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NFL Hires Investigators, Says Patriots Used Underinflated Balls

In an update to a story that's become a central topic of the lead-up to the Super Bowl, the NFL says it has found evidence of footballs being underinflated at last Sunday's AFC Championship Game, hosted by the New England Patriots. The Patriots won, 45-7.

So far, the NFL says, its investigation has found that the Patriots used improperly inflated balls during the first half of their win over the Indianapolis Colts. The league says it has hired private investigation firm Renaissance Associates to provide "sophisticated forensic expertise."

NFL Executive Vice President Jeff Pash is leading the inquiry, along with attorney Ted Wells of the law firm Paul Weiss.

The league says its investigators have conducted nearly 40 interviews with officials, Patriots personnel and others. But we'll note that as of early Thursday afternoon, Patriots quarterback Tom Brady said he hadn't been contacted about the issue many are calling Deflategate (since early Monday, the hashtag has been trending on Twitter).

It's the latest twist in a story that, to some, exemplifies the overhyped talking points that often get blown out of proportion during the two-week wait for the Super Bowl.

The Boston Herald says things have hit a "fever pitch," noting that some analysts are calling for Brady to be kept from playing in the Feb. 1 championship game.

The Herald's Eric Wilbur also wonders whether the Baltimore Ravens, whom the Patriots narrowly beat two weekends ago, might have helped to incite the controversy.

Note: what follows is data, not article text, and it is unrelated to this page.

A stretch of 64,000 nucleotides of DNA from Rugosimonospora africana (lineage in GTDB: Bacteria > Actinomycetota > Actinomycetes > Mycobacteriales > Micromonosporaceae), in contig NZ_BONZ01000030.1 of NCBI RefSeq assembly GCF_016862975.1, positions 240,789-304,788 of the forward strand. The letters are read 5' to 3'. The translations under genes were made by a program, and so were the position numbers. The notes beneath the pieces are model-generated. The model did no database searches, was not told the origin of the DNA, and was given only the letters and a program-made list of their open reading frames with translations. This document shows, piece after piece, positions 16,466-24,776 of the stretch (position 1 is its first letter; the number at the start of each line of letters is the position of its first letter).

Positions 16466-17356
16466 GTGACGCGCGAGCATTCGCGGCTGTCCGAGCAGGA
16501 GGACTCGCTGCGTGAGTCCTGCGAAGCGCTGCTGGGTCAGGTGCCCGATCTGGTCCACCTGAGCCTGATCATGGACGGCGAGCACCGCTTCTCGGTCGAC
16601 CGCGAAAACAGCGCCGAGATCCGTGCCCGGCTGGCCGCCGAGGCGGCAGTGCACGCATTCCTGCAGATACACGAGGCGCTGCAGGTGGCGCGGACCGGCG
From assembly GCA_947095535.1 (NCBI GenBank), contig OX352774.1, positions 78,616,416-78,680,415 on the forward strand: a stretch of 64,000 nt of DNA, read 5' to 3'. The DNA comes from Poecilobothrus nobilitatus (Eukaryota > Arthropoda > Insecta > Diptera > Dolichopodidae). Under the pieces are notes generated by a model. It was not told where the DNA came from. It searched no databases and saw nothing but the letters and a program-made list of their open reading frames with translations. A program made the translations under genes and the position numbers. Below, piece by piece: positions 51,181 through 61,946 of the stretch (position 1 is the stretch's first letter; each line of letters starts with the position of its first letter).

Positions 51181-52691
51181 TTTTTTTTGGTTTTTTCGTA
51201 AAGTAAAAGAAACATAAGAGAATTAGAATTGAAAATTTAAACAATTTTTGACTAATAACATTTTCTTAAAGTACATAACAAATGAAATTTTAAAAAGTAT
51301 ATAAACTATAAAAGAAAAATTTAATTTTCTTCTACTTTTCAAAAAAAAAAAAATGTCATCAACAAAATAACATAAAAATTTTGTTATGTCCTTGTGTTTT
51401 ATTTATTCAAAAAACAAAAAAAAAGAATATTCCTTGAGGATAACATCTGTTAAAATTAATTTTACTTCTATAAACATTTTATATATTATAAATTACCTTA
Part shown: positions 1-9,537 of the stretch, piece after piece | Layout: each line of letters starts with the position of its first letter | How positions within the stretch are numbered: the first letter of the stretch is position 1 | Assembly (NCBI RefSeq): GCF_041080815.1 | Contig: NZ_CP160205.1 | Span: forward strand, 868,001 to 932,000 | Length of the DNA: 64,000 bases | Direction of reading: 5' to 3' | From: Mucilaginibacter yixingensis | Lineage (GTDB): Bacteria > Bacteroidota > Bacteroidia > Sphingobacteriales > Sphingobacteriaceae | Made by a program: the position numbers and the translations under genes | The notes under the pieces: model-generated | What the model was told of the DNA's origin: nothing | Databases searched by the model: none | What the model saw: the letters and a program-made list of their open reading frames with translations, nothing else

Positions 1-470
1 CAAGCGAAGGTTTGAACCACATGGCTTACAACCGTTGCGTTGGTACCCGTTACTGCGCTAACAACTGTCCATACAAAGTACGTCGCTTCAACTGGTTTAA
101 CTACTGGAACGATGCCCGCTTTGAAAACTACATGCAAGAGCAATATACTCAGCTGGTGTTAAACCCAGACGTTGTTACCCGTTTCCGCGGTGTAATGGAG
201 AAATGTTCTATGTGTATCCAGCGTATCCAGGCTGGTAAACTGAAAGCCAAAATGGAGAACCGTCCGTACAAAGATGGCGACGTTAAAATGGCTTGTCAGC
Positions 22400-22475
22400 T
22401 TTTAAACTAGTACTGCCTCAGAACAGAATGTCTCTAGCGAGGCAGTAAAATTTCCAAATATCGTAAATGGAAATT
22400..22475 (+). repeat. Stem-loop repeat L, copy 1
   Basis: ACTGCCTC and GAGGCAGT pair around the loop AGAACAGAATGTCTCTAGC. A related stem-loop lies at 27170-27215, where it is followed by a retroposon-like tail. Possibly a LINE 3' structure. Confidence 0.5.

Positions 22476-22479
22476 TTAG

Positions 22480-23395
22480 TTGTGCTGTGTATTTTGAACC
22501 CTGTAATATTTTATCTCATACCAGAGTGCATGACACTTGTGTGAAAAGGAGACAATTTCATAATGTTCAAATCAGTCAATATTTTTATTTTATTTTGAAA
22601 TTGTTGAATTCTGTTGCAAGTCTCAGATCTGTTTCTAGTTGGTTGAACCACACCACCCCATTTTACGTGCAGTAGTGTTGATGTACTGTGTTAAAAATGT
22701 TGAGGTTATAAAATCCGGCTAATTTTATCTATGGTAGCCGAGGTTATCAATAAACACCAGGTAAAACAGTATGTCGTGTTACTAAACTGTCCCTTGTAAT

Wilbur asks, "Did the Baltimore Ravens tip off their former defensive coach, current Colts head coach Chuck Pagano, about the situation prior to last week's game?"

The league began its investigation after an official took a ball out of play under the suspicion that it was inflated below the required range of 12.5-13.5 pounds per square inch. Now, the question is what caused the discrepancy, and whether it was intentional.

Friday, the NFL said:

"While the evidence thus far supports the conclusion that footballs that were under-inflated were used by the Patriots in the first half, the footballs were properly inflated for the second half and confirmed at the conclusion of the game to have remained properly inflated. The goals of the investigation will be to determine the explanation for why footballs used in the game were not in compliance with the playing rules and specifically whether any noncompliance was the result of deliberate action."

On Thursday, Brady said he feels his team won the game fairly and that he has "no idea" of what condition the game balls might have been in after he inspected them before the game.

Patriots head coach Bill Belichick also addressed the issue Thursday, saying, "In my entire coaching career, I have never talked to any player or staff member about football air pressure."

If that's not enough of a diversion for you, try this:

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Bill Chappell is a writer and editor on the News Desk in the heart of NPR's newsroom in Washington, D.C.
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